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Tagged with “maps” (26)

  1. Podcast #28: Rational Geographic — Map Chat with Aaron Straup Cope

    The history and the future of geotagging: this week Paul Ford and Rich Ziade talk to Aaron Straup Cope, a programmer who works with maps and geographical datasets. The conversation covers his time as one of Flickr’s earliest employees, data visualization, gazetteers, the evils of Wal-Mart, geocoding (and reverse geocoding), and one of the most controversial decisions in online mapping — Google’s decision to cut off the poles and make the world a square.

    https://trackchanges.postlight.com/podcast-28-rational-geographic-map-chat-with-aaron-straup-cope-b0006e8e8fc5

    —Huffduffed by adactio

  2. Interact London 2015: Ben Scott-Robinson

    Designing change:­ How OS is learning to love the customer

    In the old world, the maps of Ordnance Survey were a work of art, patiently learnt by avid users. Now, impatient users expect products to be immediately intuitive. Changing to a user centred world means changing the way OS creates its products. It means changing the way the company works.

    Find out how a British institution is adapting to design thinking, and learning to love its customers.

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    Original video: https://www.youtube.com/watch?v=NAUdoFIyQ1g
    Downloaded by http://huffduff-video.snarfed.org/

    —Huffduffed by adactio

  3. Forecasting the Future of Maps

    02/20/2015 Legal Battle Ends, But Seas Continue to Rise in Kivalina, Alaska Habitats Shift As Arctic Temps Creep Above Freezing Is Your Empty Stomach Fueling Your Shopping Spree? What Bilingual Babies Can Teach Us About Language Learning Are Women at Greater Risk for Alzheimer’s? Forecasting the Future of Maps ARCHIVE 2015 2014 2013 2012 2011 2010 2009 2008 2007 SUBSCRIBE Podcast FEB. 20, 2015 Forecasting the Future of Maps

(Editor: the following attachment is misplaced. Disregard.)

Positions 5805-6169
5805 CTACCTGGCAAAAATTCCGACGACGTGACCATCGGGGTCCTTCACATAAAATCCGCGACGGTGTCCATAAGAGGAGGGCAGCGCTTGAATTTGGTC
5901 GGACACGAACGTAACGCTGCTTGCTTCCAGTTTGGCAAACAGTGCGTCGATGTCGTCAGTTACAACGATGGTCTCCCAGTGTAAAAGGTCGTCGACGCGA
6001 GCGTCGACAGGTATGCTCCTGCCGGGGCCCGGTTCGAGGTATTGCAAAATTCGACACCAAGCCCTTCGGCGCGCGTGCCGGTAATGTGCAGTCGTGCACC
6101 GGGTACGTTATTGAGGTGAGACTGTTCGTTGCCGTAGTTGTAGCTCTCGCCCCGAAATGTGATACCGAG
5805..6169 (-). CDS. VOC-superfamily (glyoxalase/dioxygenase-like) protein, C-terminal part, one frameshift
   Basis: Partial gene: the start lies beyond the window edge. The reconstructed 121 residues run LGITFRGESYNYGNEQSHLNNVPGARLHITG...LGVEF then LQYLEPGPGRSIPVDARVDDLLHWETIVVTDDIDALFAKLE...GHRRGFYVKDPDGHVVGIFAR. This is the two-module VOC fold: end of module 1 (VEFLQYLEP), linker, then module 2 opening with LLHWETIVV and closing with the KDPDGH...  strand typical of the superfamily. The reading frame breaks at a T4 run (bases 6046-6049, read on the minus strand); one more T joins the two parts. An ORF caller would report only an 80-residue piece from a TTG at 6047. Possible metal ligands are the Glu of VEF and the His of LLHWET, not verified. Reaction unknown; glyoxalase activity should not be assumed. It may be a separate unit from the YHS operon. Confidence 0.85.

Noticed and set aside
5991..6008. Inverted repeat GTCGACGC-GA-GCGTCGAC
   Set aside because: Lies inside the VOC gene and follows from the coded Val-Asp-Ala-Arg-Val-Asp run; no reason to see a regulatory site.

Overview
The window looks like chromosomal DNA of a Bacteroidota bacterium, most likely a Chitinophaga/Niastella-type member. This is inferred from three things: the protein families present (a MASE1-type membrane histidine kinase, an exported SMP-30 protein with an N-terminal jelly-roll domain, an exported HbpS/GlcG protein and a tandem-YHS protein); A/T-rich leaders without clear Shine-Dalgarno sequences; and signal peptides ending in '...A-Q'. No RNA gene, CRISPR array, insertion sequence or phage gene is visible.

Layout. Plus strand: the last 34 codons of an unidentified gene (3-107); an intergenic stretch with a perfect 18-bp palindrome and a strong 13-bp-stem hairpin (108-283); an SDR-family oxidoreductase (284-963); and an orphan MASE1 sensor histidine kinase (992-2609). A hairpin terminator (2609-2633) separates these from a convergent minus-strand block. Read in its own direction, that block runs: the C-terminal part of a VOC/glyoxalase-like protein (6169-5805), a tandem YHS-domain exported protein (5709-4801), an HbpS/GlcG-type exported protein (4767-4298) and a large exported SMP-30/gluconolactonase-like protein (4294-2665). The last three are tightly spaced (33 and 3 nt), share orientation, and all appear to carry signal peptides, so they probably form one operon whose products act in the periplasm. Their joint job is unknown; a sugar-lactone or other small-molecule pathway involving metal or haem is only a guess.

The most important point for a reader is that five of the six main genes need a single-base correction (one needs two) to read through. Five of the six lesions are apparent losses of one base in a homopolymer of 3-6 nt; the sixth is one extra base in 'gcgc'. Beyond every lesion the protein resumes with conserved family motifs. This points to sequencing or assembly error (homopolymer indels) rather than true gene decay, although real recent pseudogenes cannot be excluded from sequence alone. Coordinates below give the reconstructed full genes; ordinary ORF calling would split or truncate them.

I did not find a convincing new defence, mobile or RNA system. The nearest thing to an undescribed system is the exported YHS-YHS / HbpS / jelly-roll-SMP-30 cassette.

Google Maps app displayed on a phone, from Shutterstock

    Listen Later on Stitcher

    Google Maps celebrated its 10-year anniversary this month. In that decade, web and mobile mapping companies have sprung up to chart the corner of every city and integrate real time transportation data into these maps. What will the maps of the future look like, and will they help us move from point A to point B more efficiently?

    http://sciencefriday.com/segment/02/20/2015/forecasting-the-future-of-maps.html

    —Huffduffed by adactio

  4. Ten years of Google Maps – Tech Weekly podcast

    On this week’s Tech Weekly podcast, we mark Google Maps’ 10th anniversary – yes, it has been 10 whole years since digital maps hit the mainstream and banished the A to Z from people’s bags.

    Gary Gale from the UK’s Ordnance Survey joins us down the line to talk about the company’s mapping initiatives around digital maps and where maps go next – indoors.

    Plus professor Mark Graham from the Oxford Internet Institute discusses how the geographies of the internet have reconfigured how people engage with the city.

    http://www.theguardian.com/technology/audio/2015/feb/11/tech-weekly-podcast-10-years-of-google-maps

    —Huffduffed by adactio

  5. A History of the World in Maps - Late Night Live - ABC Radio National (Australian Broadcasting Corporation)

    Throughout history, maps have always been as much about their creators and their worldviews as about reproducing an accurate replica of the world. Early maps were also about the unknown and how to display the borders of the known world. Monsters in illustration were often used to represent what lay beyond the edge of the world, and cartographers competed to create the best and scariest monsters on their creations.

    Professor and BBC documentary presenter Jeremy Brotton has produced a study of the cultural values embodied in maps and collected them in a book called A History of the World in Twelve Maps.

    http://www.abc.net.au/radionational/programs/latenightlive/a-history-of-the-world-in-maps/4491276

    —Huffduffed by adactio

  6. Interview: Jerry Brotton, Author Of ‘A History of the World in Twelve Maps’ | Mapping Our World View : NPR

    In A History of the World in Twelve Maps, Jerry Brotton examines the construction of a dozen world maps throughout history, and argues that world maps are no more objective today than they were thousands of years ago.

    http://www.npr.org/2012/11/22/165727166/the-motive-of-the-mapmaker

    —Huffduffed by adactio

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